Visitors is a ghost story. Although it is a ghost story that hovers in a place of ambiguity where you are not entirely certain if the ghosts are real or are in Radha Mitchells imagination as a result of her isolation, or hallucinations brought on by fumes or even the mysterious barnacles in the bilge. Moreover, the film is an isolation story a ghost story almost entirely located within the highly contained space of a small yacht. Imagine a mixture of the other great Australian yachtboard thriller Dead Calm (1989) and The Shining (1980) and its ambiguous ghosts of the mind, or even perhaps Roman Polanskis Repulsion (1965), which subjectively took place inside the hallucinations of a womans fraying sanity. There are a number of similarities to Richard Franklin and Everett De Roches Roadgames, which was substantially a one-person drama about Stacy Keach in a truck where the entire film equally wavered between real and possibly imagined threat.
Visitors was a strong return to genre form for Richard Franklin. He achieves a genuine sense of isolation for Radha Mitchell. The early scenes develop out with some subtle jumps the foot on the window, the Maori tribesman who suddenly appears on the boat and then with spooky subtlety picks up the cat and joins Radha in bed, the mothers appearance out of the cloud of fumes, Radha spookily finding a cigarette left burning after she has dismissed what she thinks is an hallucination. Richard Franklin keeps piling these jumps on with considerable effect the sudden appearance of Susannah York when Radha Mitchell opens the bathroom door contains a jolt that makes everybody jump in their seats. The only dissatisfaction comes in the ending where Radha manages to banish her mother with bland effect. The happy ending where she sails away to join her possibly imaginary lover in Auckland comes as somewhat false, as the film has not done enough to build the other character up in a way that makes this seem an adequate payoff.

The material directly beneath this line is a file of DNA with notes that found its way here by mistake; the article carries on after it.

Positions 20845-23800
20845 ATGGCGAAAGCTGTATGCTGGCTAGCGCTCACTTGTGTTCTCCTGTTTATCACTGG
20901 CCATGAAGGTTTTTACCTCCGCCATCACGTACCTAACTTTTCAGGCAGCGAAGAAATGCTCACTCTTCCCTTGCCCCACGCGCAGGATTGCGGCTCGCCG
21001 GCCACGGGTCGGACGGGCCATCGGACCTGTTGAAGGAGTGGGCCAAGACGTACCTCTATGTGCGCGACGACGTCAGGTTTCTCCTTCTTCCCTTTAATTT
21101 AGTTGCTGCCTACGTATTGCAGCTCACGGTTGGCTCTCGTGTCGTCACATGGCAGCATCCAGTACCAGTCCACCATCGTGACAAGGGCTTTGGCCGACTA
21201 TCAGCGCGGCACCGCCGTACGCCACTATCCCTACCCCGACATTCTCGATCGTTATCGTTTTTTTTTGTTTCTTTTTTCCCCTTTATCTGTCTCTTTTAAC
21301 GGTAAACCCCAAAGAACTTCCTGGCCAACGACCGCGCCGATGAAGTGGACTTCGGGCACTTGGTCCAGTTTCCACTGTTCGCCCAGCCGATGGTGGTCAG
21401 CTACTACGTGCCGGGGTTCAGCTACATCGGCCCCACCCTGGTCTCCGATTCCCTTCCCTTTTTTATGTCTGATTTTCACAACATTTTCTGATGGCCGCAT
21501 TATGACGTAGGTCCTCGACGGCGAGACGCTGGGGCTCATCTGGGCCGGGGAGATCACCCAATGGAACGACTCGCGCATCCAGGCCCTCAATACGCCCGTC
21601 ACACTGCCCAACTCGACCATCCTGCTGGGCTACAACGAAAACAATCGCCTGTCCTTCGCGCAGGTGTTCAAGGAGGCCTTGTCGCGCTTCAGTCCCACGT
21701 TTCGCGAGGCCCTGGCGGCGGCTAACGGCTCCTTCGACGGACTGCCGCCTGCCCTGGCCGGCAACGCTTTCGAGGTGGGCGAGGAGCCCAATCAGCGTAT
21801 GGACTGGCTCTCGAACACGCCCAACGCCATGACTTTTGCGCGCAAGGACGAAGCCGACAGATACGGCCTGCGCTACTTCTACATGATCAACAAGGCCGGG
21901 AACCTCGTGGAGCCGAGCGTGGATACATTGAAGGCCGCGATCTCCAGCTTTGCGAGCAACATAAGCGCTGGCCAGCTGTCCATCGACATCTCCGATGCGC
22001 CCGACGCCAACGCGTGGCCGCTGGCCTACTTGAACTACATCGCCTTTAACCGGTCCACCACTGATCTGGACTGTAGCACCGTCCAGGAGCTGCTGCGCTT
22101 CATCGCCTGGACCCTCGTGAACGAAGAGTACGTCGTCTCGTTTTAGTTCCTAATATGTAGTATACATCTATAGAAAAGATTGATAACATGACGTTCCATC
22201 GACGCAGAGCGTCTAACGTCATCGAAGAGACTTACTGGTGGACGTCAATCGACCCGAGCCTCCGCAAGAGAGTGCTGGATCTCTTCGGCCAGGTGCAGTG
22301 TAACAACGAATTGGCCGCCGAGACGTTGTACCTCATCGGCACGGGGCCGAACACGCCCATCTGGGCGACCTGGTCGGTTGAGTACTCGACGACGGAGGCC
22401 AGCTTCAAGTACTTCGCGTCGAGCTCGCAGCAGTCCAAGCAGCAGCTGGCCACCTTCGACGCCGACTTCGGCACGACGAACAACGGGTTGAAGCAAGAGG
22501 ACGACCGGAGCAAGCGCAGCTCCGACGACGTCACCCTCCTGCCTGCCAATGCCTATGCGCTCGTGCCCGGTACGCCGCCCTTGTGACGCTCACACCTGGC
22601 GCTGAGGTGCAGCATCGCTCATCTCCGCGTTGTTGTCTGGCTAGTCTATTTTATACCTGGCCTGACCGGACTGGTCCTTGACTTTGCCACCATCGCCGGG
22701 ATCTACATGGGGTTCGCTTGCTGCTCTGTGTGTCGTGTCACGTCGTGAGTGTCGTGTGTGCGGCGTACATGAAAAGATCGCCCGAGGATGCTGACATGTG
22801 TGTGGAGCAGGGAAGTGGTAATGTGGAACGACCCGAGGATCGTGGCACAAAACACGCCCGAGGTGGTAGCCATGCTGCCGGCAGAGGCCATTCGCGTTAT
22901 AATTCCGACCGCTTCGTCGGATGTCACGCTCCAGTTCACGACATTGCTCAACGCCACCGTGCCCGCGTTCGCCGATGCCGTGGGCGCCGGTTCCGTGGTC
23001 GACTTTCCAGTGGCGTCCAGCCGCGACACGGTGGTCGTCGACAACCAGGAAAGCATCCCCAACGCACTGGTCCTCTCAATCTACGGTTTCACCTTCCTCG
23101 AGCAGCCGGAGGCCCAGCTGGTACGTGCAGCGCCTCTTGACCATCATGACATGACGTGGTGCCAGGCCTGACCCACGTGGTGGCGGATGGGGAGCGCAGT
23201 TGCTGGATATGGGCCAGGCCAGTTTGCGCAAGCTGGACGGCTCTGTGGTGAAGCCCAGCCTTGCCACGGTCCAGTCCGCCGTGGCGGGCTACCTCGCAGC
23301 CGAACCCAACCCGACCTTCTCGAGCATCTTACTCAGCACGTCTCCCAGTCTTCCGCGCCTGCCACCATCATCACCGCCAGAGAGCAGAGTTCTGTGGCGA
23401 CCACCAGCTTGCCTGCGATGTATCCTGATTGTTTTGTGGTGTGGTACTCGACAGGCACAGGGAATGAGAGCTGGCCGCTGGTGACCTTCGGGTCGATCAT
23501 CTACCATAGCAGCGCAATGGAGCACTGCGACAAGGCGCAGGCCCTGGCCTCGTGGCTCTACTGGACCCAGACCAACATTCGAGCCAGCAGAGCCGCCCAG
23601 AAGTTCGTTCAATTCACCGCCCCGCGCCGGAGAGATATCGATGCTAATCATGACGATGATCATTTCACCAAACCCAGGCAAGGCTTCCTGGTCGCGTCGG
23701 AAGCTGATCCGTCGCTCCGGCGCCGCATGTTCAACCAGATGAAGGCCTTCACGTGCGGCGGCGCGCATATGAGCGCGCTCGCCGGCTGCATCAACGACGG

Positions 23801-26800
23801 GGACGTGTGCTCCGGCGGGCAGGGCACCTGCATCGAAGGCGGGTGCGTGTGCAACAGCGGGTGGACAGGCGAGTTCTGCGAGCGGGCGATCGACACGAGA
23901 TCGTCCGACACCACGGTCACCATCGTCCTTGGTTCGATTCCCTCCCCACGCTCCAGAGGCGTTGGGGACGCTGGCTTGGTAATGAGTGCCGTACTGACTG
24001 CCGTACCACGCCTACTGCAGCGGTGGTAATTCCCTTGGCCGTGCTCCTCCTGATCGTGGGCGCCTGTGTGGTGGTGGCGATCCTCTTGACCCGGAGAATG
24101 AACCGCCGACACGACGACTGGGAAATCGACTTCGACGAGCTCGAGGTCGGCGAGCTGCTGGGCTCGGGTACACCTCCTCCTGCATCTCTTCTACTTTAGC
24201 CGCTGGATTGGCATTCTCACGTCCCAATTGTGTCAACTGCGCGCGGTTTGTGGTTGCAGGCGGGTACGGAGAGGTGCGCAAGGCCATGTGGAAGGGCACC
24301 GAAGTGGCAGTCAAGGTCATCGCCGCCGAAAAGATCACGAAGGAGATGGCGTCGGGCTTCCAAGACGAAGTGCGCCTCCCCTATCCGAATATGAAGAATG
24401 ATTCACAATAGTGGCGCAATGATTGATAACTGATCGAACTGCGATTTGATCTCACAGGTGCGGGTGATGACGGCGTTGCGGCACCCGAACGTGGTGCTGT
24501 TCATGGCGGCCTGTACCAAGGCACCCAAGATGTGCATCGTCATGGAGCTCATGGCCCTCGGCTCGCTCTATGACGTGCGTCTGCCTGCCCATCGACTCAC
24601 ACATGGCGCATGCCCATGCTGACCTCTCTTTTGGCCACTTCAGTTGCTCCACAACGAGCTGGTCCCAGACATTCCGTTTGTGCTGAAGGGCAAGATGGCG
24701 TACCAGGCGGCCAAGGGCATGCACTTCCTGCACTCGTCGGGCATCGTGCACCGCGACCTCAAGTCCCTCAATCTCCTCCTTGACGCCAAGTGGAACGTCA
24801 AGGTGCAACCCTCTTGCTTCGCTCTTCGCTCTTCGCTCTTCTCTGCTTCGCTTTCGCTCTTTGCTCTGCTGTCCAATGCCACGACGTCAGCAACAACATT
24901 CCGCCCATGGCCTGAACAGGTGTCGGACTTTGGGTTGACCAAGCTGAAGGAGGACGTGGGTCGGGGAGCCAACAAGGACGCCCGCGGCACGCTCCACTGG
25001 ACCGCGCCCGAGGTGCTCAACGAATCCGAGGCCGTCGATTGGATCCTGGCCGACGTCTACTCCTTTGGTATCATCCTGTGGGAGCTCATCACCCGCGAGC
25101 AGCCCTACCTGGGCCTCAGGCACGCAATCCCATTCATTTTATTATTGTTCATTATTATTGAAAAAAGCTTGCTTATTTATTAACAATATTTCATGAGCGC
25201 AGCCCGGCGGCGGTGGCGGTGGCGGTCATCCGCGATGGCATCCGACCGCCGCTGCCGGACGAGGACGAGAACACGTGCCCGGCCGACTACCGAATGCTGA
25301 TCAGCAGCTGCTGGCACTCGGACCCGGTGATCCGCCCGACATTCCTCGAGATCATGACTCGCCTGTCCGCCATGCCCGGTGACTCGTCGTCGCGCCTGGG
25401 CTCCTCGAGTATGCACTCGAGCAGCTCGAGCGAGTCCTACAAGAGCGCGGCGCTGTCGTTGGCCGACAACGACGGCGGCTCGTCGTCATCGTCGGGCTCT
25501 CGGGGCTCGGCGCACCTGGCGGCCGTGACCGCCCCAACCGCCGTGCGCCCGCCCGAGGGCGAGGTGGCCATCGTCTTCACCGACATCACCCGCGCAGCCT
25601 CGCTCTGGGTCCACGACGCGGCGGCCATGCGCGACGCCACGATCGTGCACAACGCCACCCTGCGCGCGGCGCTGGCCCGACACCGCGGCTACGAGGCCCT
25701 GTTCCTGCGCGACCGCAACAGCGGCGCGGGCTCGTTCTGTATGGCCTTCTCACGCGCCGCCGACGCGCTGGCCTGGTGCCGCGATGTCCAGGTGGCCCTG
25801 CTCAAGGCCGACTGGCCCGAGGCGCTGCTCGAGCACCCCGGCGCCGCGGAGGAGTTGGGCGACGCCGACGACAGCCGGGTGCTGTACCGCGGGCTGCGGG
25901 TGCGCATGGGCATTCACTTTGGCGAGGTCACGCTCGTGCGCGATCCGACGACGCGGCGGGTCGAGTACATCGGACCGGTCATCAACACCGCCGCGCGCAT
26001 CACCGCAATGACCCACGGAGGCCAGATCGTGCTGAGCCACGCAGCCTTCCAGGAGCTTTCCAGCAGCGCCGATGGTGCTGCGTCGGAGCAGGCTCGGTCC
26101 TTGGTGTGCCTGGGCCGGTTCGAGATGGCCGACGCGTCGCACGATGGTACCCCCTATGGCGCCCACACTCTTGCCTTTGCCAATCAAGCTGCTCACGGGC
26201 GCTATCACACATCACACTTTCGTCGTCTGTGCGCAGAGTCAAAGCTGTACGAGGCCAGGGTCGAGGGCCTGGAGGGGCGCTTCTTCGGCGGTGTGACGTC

Radha Mitchell, an Australian actress who caught Hollywood attention after Pitch Black (2000), gives an intelligent performance. Expectedly, it is the veterans among the cast who hold the stage Ray Barrett, who plays Radha Mitchells father with a perfect Aussie rough diamond characterisation, and Susannah York, who gives a performance of madness that holds some frightening depths.
Full film available online here:-